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Joe Falk

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Joe Falk
Born (1951-01-30) January 30, 1951 (age 73)
Chesapeake, Virginia, U.S.
Achievements1976 Langley Speedway Late Model Track Champion
NASCAR Xfinity Series career
1 race run over 1 year
Best finish105th (1984)
First race1984 Bobby Isaac Memorial 200 (Hickory)
Wins Top tens Poles
0 0 0

Joseph A. Falk (born January 30, 1951) is an American auto dealer and NASCAR Cup Series team owner, as well as a former stock car racing driver. He is the owner of Little Joe's Autos, an automobile dealership in the Virginia Tidewater.[1]

Driving career[edit]

Falk started his racing career at Langley Speedway, where he won the track's Late Model championship in 1976;[2] he was also the winner of what some regard as "the [track's] best Late Model race of all time", in 1983.[3]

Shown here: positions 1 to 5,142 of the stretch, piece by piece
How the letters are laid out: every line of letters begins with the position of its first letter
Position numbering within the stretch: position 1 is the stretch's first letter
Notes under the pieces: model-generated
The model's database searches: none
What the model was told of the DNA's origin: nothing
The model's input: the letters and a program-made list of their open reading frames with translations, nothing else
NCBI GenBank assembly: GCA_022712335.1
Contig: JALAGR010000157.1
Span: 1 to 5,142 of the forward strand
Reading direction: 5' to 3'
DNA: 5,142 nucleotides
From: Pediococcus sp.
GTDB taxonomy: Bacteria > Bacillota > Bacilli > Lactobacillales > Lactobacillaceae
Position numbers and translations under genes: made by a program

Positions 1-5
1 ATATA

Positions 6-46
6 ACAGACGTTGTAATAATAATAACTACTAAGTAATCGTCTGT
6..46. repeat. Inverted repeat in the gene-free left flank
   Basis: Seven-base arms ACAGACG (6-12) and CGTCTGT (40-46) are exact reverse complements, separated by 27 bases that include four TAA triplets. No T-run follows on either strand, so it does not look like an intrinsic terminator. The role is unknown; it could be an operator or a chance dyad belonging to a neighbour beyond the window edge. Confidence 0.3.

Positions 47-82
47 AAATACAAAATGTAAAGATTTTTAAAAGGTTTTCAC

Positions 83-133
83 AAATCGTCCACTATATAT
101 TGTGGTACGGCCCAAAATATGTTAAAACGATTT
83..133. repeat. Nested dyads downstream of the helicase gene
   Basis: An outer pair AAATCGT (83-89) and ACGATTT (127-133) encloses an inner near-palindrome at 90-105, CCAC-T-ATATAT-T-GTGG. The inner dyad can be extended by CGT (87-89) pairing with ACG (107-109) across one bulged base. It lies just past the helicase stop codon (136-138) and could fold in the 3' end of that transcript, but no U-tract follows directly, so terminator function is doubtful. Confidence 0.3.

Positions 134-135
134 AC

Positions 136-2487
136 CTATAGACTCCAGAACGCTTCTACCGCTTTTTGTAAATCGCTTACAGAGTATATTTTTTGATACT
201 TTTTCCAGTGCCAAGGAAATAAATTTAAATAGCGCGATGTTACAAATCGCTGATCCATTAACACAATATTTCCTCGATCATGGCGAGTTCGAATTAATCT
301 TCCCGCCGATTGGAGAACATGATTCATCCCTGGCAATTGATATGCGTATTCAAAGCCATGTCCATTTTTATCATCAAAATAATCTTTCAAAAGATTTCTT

Falk drove in one NASCAR sanctioned race at the 'national series' level, competing in the Busch Series (now Xfinity Series) Bobby Isaac Memorial 200 at Hickory Motor Speedway in October 1984; he finished 17th after starting 23rd, driving a Pontiac for Bubba Nissen Racing.[4]

Team owner[edit]

Falk became a team owner in the NASCAR Winston Cup Series in 1997, partnered with Ron Neal to form LJ Racing, fielding the No. 91 Chevrolet;[5] the team struggled, and utilized several drivers over the next three years before closing.[6]

He returned to NASCAR team ownership in 2011, fielding the No. 50 Chevrolet under the LTD Powersports name.[7]

For the 2012 season, Falk joined Hillman Racing, owned by former Cup Series crew chief and Germain Racing team manager Mike Hillman, Sr., as a partial owner; the team attempted to qualify for the 2012 Daytona 500 with driver Michael Waltrip,[8] but failed to make the race.[9] Falk also co-owned Hillman Racing's Camping World Truck Series team.[8] In April 2012, he acquired the assets of the former Richard Childress Racing No. 33 Chevrolet team, establishing Circle Sport;[10] in 2013 he partnered with Hillman Racing once again to add Hillman's No. 40 Chevrolet to the team, running two cars in most Sprint Cup events starting mid-season.[11]